Brendan Gleeson in "Calvary": The new John Michael McDonagh movie is as grim a piece of work as has ever been staged about rural Ireland.

An American Archbishop has praised the new movie "Calvary" – as critics round on director John Michael McDonagh back in Ireland.

McDonagh has been accused of effectively disowning the Irish film industry after claiming his latest release, starring Brendan Gleeson as a priest, is not Irish.

He has responded by claiming he is the subject of ‘low level bigotry’ as the dispute escalates.

Now the Irish Times reports that "Calvary" has found an enthusiastic and high-profile supporter overseas in the Archbishop of Philadelphia Charles Chaput.

The Archbishop has penned just an ecstatic review for the Boston Globe.

He praised Calvary’s ‘understated power’ and described it as an ‘unblinking, unforgettable film.’

The report says the positive reviews comes in the wake of comments from McDonagh that Irish films were ‘unintelligent’ and not technically accomplished.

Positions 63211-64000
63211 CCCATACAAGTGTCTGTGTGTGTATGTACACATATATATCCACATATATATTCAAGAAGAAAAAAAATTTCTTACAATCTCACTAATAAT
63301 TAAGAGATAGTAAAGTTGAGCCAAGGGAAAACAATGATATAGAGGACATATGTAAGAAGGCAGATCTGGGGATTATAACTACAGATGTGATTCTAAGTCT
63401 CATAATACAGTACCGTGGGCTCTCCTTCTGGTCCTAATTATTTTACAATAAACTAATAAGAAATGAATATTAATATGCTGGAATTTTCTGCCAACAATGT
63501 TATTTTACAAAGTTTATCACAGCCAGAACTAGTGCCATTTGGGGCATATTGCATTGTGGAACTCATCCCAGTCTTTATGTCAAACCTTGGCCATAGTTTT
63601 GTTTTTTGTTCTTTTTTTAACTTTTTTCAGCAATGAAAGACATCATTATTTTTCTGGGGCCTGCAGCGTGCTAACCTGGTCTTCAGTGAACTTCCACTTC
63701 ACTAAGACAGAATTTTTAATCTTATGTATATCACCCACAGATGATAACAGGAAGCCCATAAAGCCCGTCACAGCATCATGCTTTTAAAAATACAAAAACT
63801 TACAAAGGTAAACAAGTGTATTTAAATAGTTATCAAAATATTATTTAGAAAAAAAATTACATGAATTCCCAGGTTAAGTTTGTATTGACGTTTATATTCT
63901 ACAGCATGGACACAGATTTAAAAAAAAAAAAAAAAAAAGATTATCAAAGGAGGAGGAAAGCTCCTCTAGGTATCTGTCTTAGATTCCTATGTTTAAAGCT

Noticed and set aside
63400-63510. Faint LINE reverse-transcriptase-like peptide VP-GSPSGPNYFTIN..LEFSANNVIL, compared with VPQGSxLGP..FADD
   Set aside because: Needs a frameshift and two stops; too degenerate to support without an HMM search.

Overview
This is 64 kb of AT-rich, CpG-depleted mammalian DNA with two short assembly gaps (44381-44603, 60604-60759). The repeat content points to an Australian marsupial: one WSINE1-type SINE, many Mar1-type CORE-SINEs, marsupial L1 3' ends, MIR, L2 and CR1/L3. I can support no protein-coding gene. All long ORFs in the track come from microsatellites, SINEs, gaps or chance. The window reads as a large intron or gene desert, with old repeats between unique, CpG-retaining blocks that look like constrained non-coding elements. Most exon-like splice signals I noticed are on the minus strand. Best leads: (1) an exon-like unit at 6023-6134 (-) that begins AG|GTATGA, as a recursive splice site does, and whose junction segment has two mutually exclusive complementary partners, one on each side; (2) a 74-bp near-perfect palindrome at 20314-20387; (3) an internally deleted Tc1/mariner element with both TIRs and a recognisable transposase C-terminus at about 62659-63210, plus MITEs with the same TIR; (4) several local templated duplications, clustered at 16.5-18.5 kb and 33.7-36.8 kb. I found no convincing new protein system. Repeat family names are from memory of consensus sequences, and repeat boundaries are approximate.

He has also stated that "Calvary" is not an Irish film, a comment which has generated real anger within the industry in Ireland.

Rebecca O’Flanagan, one of Ireland’s most successful film producers, hit back at McDonagh.

She said: “His comments are disrespectful and arrogant in the extreme and also entirely unnecessary.

“He got a huge proportion of Irish Film Board funding ($1.25m) on the basis that the film was Irish and disowning it as such is a moral breach of contract.”

The IFB board has refrained from criticizing McDonagh, but chief executive James Hickey told the Irish Times that he disagreed with his views on Irish films.

McDonagh has responded with a statement which stated that his comments had been ‘wilfully misrepresented by a small section of the Dublin media with an axe to grind.’

He also complained that he had been subject to ‘low-level bigotry.’